The (trade) secrets of success
As several jurisdictions ponder reforms to trade secrets laws, AIPPI delegates debate questions that address how trade secrets should be protected and enforced, to ensure a balanced commercial environment. James Nurton reports
Trade secrets and the risk of trade secrets theft are becoming more important for many companies, as business becomes more global, employees become more mobile and more information is stored digitally or in the cloud. In the EU, a directive harmonising trade secrets protection is expected to be agreed soon; in the US, there is a proposal for a federal law on trade secrets; and in China there are also proposals for a new law.
Working Question 247 addresses some specific unresolved issues concerning the protection and enforcement of trade secrets. It is a topic that AIPPI has debated many times before, dating back at least to 1970. In Q215, agreed in Paris in 2010, AIPPI resolved that Article 39.2 of the TRIPs Agreement should be implemented so as to protect trade secrets, and mandated the availability of injunctive relief for threatened or actual violations.
This year’s question builds on that by looking at four practical issues: (1) what, if any, overlap there is between trade secret protection and laws prohibiting restraint of trade; (2) how to ensure confidentiality is kept during court proceedings; (3) whether and when damages are an appropriate remedy; and (4) alternative methods of evidence collection, when discovery is not available. The first of these is likely to provoke the most discussion.
The protection-freedom balance
Ari Laakkonen, a partner of Powell Gilbert in London, is the Assistant Reporter General assigned to this question. He said the first issue – the potential conflict between protecting trade secrets and restraining trade – is one of the “more interesting” dilemmas that has arisen in this field.
“If an employment contract or the underlying law makes everything that an employee learns a trade secret, and people can’t use trade secrets, then they can’t switch jobs,” Laakkonen told the AIPPI Congress News. “This issue is unclear, and certainly needs some clarification.” While public policy interests favour the protection of legitimate trade secrets, they also support the view that employees should not be unduly fettered in pursuing their careers, so AIPPI delegates will be trying to strike a fair balance in today’s resolution.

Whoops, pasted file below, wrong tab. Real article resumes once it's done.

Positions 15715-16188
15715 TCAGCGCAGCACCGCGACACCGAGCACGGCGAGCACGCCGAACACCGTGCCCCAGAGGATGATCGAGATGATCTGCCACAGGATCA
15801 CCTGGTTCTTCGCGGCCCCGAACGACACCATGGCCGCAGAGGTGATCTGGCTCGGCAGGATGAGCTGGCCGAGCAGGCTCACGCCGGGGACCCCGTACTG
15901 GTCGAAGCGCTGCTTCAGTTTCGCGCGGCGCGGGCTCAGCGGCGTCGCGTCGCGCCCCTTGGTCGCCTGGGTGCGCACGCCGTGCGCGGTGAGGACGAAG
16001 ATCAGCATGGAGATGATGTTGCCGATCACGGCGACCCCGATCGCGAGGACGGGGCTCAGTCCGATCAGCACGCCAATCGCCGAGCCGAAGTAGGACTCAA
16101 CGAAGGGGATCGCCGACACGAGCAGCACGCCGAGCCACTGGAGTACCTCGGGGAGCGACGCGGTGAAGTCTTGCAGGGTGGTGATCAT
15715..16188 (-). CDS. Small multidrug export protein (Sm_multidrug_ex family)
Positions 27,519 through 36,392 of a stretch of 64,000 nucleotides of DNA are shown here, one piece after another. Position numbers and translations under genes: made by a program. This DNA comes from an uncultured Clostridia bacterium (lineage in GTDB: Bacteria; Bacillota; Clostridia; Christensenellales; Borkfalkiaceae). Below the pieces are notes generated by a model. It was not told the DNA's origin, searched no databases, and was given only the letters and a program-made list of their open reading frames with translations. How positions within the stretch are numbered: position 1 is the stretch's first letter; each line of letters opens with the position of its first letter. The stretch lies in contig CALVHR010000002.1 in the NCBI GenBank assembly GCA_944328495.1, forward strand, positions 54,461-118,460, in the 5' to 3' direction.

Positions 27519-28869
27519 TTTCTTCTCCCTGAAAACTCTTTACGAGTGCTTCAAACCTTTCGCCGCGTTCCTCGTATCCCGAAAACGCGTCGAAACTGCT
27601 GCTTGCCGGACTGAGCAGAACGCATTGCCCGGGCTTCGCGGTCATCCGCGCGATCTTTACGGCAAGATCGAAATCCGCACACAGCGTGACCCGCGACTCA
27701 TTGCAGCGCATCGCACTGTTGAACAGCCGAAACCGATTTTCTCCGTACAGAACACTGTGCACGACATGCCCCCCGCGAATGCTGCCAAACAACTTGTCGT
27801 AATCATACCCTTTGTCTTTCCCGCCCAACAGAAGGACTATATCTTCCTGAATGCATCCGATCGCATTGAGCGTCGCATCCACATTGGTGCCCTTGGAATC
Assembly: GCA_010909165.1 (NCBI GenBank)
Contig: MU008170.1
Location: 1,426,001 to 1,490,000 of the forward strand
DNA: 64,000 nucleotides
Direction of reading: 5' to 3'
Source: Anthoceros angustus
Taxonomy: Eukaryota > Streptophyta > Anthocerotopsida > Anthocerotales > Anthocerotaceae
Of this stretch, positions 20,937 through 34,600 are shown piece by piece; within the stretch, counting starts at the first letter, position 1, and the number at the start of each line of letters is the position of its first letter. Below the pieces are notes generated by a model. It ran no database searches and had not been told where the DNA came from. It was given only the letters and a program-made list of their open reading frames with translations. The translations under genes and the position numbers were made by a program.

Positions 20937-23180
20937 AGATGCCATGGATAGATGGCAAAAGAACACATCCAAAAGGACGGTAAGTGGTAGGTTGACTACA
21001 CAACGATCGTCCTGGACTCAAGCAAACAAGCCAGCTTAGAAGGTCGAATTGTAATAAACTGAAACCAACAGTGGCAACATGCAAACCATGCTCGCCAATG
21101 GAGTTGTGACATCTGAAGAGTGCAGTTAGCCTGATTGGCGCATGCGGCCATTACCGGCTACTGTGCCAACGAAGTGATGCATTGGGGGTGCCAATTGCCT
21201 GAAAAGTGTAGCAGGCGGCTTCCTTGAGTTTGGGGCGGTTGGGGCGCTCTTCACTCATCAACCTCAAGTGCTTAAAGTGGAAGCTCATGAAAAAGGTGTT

Part of the problem is that this is one of those areas that spans legal disciplines: IP lawyers, for example, may bring a different perspective to competition lawyers. Out of the 45 reports submitted by AIPPI national and regional groups, about one-third suggested that trade secret protection could be viewed as a restraint of trade in certain circumstances, while just under a quarter indicated that trade secret protection itself is not viewed as a restraint of trade, but laws such as competition law might prevent enforcement actions. But another third firmly believed that trade secret protection is not viewed as a restraint of trade, with a small number of groups saying that in no circumstances should trade secrets be viewed as restraints of trade.
This question also leads to further enquiries about what constitutes trade secrets, compared to say general skills or knowledge acquired, what constitutes a duty of confidence and whether certain employees are subject to a higher obligation of confidentiality.